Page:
Beirut- Protesters from the Hezbollah-led opposition clashed with supporters of Lebanon's U.S.-backed government Wednesday as a strike by the Shiite militant group paralyzed large parts of the capital Beirut.
The violence deepened tensions in a country already mired in a 17-month-old political crisis pitting the Iranian- and Syrian-backed Hezbollah against the government of Prime Minister Fouad Siniora. The troubles have left the country without a president since November.
The strike was called by labor unions after they rejected a last-minute pay raise offer by the government as insufficient. But instead it turned into a showdown between Hezbollah and the government.
The clashes began when government and opposition supporters in a Muslim sector of Beirut exchanged insults and began throwing stones at each other. Witnesses said security forces intervened and gunshots were heard, apparently troops firing in the air to disperse the crowds.
A cameraman for Hezbollah's Al-Manar television station was hit by a stone in the forehead, the state-run National News Agency reported. A soldier also was hit in the mouth by a stone.
Earlier in the same area, a stun grenade thrown into a crowd lightly injured three protesters and two soldiers, the agency said. It was not immediately clear who threw the stun grenade.
Around the city, protesters blocked roads with burning tires, dirt, old cars and garbage cans to protest against government economic policies and demand pay raises.
The protests and labor strike paralyzed Beirut international airport. Airport employees stopped working for six hours while opposition protesters blocked roads to the country's only air facility leading to the cancellation or delay of 19 incoming and 13 outgoing flights.
The unrest and roadblocks forced labor unions to cancel the main public demonstration planned to coincide with the strike.
Lebanon's political crisis took a turn for the worse this week when the government decided to confront the powerful Hezbollah. The Cabinet on Tuesday said it would remove Beirut airport's security chief over alleged ties to Hezbollah.
The government also declared that a telecommunications network used by Hezbollah for military purposes was illegal and a danger to state security.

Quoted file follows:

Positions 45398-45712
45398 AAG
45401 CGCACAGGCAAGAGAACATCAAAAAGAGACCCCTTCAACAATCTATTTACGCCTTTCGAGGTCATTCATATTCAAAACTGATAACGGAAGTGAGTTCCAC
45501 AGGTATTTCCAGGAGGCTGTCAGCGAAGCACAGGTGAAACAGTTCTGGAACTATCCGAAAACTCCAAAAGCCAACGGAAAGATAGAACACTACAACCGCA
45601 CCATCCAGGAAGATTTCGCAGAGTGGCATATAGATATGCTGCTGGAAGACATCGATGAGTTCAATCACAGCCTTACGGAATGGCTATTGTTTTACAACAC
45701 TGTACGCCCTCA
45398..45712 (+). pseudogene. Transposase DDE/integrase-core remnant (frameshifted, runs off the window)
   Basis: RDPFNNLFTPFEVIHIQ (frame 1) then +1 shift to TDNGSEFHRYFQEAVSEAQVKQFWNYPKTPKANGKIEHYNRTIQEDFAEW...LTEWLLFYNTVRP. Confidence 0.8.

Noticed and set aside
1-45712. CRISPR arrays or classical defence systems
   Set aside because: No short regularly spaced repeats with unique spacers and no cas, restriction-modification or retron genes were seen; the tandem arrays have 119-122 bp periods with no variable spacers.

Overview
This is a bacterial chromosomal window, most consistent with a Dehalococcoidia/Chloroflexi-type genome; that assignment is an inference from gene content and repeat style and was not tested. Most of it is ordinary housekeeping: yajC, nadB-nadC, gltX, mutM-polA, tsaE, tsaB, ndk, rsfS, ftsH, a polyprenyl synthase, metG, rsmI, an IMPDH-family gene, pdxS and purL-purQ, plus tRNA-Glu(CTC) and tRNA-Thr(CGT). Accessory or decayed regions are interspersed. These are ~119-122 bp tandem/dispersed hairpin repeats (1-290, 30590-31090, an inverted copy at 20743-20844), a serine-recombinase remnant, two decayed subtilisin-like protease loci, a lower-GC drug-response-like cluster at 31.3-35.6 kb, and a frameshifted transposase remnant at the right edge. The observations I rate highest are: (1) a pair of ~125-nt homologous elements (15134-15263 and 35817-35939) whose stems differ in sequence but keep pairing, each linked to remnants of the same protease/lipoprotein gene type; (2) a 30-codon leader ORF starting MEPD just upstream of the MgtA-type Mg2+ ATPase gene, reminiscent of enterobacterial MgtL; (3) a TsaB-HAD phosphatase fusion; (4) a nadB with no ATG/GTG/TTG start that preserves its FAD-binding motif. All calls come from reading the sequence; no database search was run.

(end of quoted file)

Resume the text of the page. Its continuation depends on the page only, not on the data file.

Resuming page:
Hezbollah and Shiite leaders rejected the government's decisions, raising tensions ahead of the planned labor strike.
Hezbollah is listed as a terrorist group by the United States. It has fought Israel for more than two decades, most recently in the 2006 summer war, and enjoys wide support among Lebanon's 1.2 million Shiites who are believed to be the country's largest sect.
The political crisis has exacerbated the country's economic problems. Rising oil prices and a weakening U.S. dollar, the favored currency here, have driven up the cost of living.
Just as the country is divided politically into opposition and pro-government camps, the unions were split as well on whether to support the strike. In Shiite sectors of the city where Hezbollah support is high, the strike was widely observed, with most businesses closed and streets empty.
In areas where government support is strong, some businesses were open but many people stayed off the streets and traffic was lighter than usual amid a heavy army presence.
Many schools throughout the city were closed because there was no busing for fear of unrest on the roads.
Roads to the Beirut seaport also were blocked.
The U.S. Embassy advised Americans to avoid areas where protests were going, to take "reasonable" security precautions and maintain a low profile in public.
Lebanese soldiers stand guard, foreground, as opposition activists burn tires during a protest in Beirut, Lebanon, Wednesday, May 7, 2008. Hezbollah-led opposition protesters blocked streets in central Beirut and on the road to the international airport Wednesday to enforce an anti-government labor strike that has turned into a showdown between the militant Shiite group and the democratically elected government of Prime Minister Fouad Siniora
Lebanese soldiers stand by burning tires during a protest in Beirut, Lebanon, Wednesday, May 7, 2008.
Opposition activists burn a car during a protest called by labor unions in Beirut, Lebanon, Wednesday, May 7, 2008. Supporters of Lebanon's Hezbollah-led opposition blocked roads with burning tires and paralyzed the airport in the capital Beirut Wednesday to enforce a strike against the democratically elected government of Prime Minister Fouad Siniora
A car burns as opposition activists try to block roads during a protest in Beirut, Lebanon, Wednesday, May 7, 2008
An opposition protester holds a gasoline bottle as he stands near a burning car during a protest called by labor unions in Beirut, Lebanon, Wednesday, May 7, 2008.
Tags: Hezbollah, labor, Lebanon, source: AP, strike, Ya Libnan